The fare costs about €8 one way per person and the ride lasts an hour. Just remember to take one that says “corse rapide.” The bus station in Siena is at Piazza Gramsci. Well, it’s not really a station but a bus stop, but I still think it’s best to go there as this is where most buses originate from. Return tickets can also be bought there.
The bus/trans station in Florence is in the center, very close to the must-see sights. This is why I strongly recommend taking the bus instead of driving. Finding a parking area in a very busy and crowded city can be a major headache.
I think Florence is really beautiful but for some reason it just didn’t give me the feels. I guess because it was so crowded that whatever magic the city holds just vanished with the multitude of tourists in varying nationalities. After a couple of hours, all I wanted was to run back to quiet Siena faster than Usain Bolt off the tracks.
If you’re there just for one day, you can walk to the Duomo from the bus station. If you have the energy to climb it and the patience to queue up for your turn, I think it’s the best place for one to see Florence in all its glory. When we were there the queue was probably almost half a kilometer long so yeah, no Duomo for us.
The Piazza della Signoria is also close to the Duomo. You don’t even have to check your map when you’re in Florence, just follow the throng of tourists and it will surely take you somewhere considered a must-see of the city. Anyway, this piazza has a lot of statues like a copy of Michaelangelo’s David (the original is housed at the Gallerie dell’Accademia also in Florence) standing at the entrance of Palazzo Vecchio. Here you can also find other statues like the Fountain of Neptune, Perseus with the head of Medusa, and so much more. I could just imagine how different if would be if you come to this square very early in the morning where you could have the place almost to yourself. Even with the crowd I still did like this part of Florence.
From Piazza della Signoria we headed to Ponte Vecchio where there are so many jewellery shops built along it. Then we crossed towards the Palazzo Pitti. There should be a huge garden behind this palace according to our map so we walked for several minutes trying to find an entrance, only to find all the entrances locked. Insert eyeroll here.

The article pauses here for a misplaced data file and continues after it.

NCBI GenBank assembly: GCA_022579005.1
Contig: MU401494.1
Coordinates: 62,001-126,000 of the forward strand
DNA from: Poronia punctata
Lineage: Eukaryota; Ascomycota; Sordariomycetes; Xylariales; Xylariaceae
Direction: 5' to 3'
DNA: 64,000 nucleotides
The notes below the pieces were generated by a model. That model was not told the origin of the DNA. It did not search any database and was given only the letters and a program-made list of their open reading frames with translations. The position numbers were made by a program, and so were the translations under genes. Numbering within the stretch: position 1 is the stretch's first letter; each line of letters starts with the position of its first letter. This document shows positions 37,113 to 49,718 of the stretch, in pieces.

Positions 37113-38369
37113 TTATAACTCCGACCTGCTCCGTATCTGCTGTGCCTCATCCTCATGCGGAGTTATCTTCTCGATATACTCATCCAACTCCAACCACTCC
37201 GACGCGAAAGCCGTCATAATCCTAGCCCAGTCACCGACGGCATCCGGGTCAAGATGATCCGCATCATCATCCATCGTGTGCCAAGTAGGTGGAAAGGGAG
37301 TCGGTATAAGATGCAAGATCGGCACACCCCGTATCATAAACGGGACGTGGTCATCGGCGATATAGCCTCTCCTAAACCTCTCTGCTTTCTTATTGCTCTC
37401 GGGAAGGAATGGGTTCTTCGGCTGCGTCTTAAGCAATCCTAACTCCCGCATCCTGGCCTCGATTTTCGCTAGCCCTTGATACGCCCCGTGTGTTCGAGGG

From Palazzo Pitti we walked back through Ponte Vecchio heading towards Via Condotta for lunch close to Badia Fiorentina. From there we just ditched our map and just walked through much less busy streets where we ended by Ponte alla Carraia. From here you can get a nice perspective of Ponte Vecchio and Ponte Santa Trinita.
If you walk a little further from this bridge through Via del Vigna Nuova, you will end up at Via Tornabouni where the fancy Italian brands have their shops. It’s a straightforward walk to the bus/train station from there.
- Bring or rent a car when you visit Tuscany so you can explore the countryside at your own pace.
- Mosquito repellents, bottled water and sunscreen are your best friends in this part of the world in summer.
- I think the best base in exploring Tuscany is Siena. It is beautiful and laid back and is right smack in the center of this gorgeous region.
- Drive around the southern part especially around Val d’ Orcia. You can’t say you have been in Tuscany if you haven’t been in this area.
- Get the Touring Club Italiano map from your hotel or B&B. Sometimes the car or smartphone GPS can’t find those little villages worth driving through.
- Pack a hat. The heat in Tuscany can be really blistering. Trust me, I’m from a tropical country.
- If you have the chance, visit San Gimignano. I heard it’s beautiful and I regret we didn’t make time to drop by.
I hope you’ll have a great time in Tuscany. Send me a postcard when you’re there. Here is mine for you: